Government CIOs remain under increased pressure to further optimise IT and business costs while leading digital innovation in the public sector, according to global findings by Gartner.
Public sector CIOs face organisational and cultural challenges that are barriers to harnessing the potential of social, mobile, data analytics, cloud and the Internet of Things (IoT) to drive transformational change, Gartner said.
Gartner research vice-president, Rick Howard, said legacy silos of systems, data and processes reinforce “business as usual” practices and behaviours that limit government participation in broader partner ecosystems capable of supporting fully digital end-to-end citizen services.
“In the digital service economy, government must make strategic investments in IT or risk perpetuating suboptimal business and service models that are financially unsustainable in the long term,” said Howard.
“Government CIOs who are too slow to adopt the technology innovations that are transforming private sector service industries will increase business risk and cost, while compromising the mission of their organisations.”
Global spending was also put under the microscope with Gartner forecasting the worldwide spend by national, federal and local governments on technology products and services to grow slightly by 0.3 per cent to $430.1 billion in 2016, growing to $476.1 billion by 2020. Howard said this is a turnaround after a 5.2 per cent decrease in 2015.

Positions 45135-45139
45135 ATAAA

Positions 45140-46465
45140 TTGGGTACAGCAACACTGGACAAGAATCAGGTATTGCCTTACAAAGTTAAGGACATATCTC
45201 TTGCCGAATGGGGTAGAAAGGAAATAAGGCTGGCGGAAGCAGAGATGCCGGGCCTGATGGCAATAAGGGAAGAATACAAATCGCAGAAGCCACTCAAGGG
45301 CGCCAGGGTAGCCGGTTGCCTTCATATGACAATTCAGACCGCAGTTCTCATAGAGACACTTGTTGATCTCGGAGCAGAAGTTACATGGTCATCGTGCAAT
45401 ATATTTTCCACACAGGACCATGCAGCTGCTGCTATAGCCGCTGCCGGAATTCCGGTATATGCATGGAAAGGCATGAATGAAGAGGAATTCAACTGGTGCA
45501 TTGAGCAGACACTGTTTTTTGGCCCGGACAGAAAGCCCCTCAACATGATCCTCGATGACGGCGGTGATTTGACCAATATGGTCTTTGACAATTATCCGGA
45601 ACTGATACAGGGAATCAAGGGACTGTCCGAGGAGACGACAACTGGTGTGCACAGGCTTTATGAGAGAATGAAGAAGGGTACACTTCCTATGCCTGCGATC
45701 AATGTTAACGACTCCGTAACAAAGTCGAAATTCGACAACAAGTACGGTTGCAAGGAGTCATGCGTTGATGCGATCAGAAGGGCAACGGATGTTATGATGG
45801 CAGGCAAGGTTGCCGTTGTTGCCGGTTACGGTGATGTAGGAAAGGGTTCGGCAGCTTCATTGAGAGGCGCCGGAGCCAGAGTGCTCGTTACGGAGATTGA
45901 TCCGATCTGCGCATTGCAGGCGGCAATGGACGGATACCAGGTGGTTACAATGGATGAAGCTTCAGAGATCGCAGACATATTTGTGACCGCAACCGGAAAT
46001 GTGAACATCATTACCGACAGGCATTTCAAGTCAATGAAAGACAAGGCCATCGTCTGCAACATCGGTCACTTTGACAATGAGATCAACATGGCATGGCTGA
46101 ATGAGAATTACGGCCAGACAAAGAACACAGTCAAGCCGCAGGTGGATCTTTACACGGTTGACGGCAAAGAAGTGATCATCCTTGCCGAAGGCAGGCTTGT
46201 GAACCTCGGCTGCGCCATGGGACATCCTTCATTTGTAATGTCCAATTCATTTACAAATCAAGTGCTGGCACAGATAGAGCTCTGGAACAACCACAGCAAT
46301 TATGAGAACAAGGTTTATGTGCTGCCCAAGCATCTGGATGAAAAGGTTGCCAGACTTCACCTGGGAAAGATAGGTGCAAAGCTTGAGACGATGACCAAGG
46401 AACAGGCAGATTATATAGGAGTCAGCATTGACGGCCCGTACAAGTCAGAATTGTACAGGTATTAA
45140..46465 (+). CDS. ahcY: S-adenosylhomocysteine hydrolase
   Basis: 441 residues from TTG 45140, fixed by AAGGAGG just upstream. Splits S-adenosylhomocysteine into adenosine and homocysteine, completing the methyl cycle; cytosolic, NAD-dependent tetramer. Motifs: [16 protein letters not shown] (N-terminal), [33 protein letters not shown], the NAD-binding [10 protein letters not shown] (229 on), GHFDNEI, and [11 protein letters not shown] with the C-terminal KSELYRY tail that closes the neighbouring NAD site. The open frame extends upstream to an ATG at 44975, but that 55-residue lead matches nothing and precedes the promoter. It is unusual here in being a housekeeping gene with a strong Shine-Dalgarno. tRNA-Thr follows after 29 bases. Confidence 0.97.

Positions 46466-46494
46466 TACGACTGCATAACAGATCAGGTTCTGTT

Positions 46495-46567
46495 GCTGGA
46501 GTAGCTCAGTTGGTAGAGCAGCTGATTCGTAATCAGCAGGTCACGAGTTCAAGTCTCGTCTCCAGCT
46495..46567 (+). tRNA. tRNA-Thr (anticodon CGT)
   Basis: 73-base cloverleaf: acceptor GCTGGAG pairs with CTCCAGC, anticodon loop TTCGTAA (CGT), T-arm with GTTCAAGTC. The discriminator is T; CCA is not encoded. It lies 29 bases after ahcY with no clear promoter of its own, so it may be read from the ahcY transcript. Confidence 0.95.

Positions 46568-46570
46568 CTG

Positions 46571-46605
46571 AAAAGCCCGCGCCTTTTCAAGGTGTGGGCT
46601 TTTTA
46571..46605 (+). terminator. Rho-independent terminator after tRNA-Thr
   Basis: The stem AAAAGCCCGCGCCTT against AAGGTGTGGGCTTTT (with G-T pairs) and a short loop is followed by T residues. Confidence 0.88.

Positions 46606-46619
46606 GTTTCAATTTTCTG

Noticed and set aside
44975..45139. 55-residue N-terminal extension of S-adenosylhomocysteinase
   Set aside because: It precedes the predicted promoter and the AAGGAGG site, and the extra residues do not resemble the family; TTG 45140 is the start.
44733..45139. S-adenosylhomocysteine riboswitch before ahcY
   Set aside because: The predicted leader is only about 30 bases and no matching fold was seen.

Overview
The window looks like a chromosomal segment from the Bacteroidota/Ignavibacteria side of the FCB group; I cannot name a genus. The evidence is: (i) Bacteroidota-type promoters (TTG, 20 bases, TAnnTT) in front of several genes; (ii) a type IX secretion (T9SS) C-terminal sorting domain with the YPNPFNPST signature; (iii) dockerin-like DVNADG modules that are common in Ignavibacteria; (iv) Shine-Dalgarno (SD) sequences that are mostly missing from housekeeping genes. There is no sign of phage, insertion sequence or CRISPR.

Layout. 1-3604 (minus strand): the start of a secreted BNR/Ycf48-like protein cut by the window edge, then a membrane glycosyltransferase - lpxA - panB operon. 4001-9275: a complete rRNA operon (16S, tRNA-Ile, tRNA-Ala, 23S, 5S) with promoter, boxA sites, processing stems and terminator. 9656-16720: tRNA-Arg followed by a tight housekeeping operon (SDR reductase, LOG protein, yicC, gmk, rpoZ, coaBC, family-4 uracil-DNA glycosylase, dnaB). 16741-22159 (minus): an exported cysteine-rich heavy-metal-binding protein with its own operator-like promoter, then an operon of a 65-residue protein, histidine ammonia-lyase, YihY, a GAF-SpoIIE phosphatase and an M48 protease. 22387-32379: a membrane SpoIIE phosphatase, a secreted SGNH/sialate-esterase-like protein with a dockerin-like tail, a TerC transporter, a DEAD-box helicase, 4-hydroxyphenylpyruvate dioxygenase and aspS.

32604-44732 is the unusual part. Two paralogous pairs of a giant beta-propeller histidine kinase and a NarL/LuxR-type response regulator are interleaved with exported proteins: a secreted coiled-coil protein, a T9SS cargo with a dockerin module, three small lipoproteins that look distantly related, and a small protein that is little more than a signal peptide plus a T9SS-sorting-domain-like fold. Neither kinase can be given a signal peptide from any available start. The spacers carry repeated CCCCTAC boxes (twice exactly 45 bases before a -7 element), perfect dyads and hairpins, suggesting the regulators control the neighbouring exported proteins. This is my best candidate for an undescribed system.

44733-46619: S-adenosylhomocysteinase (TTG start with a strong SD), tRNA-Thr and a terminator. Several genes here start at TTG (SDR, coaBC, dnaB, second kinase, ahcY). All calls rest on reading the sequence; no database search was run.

Meanwhile, in Australia, the government sector (federal, state and local) is forecast to spend A$10.8 billion on technology products and services this year, up 2.2 percent from 2015, according to the latest Gartner forecast.
Addressing where government CIOs and IT leaders “should investigate and have a plan for in 2016,” Gartner has identified the top 10 strategic technologies of 2016, according to Howard, who authored the report: “The Top 10 Strategic Technology Trends for Government in 2016.”
The list includes: digital workplace; multichannel citizen engagement; open any data; citizen e-ID; analytics everywhere; smart machines; Internet of Things (IoT); digital government platforms; software-defined architecture; and risk-based security.
“Many of these technology trends change business models in ways that need to be reflected in more modern policies, especially those related to privacy or regulation,” said Howard. “CIOs will need to be front and center in providing advice to policy making bodies and working with industry experts who can consult on options and impacts.”
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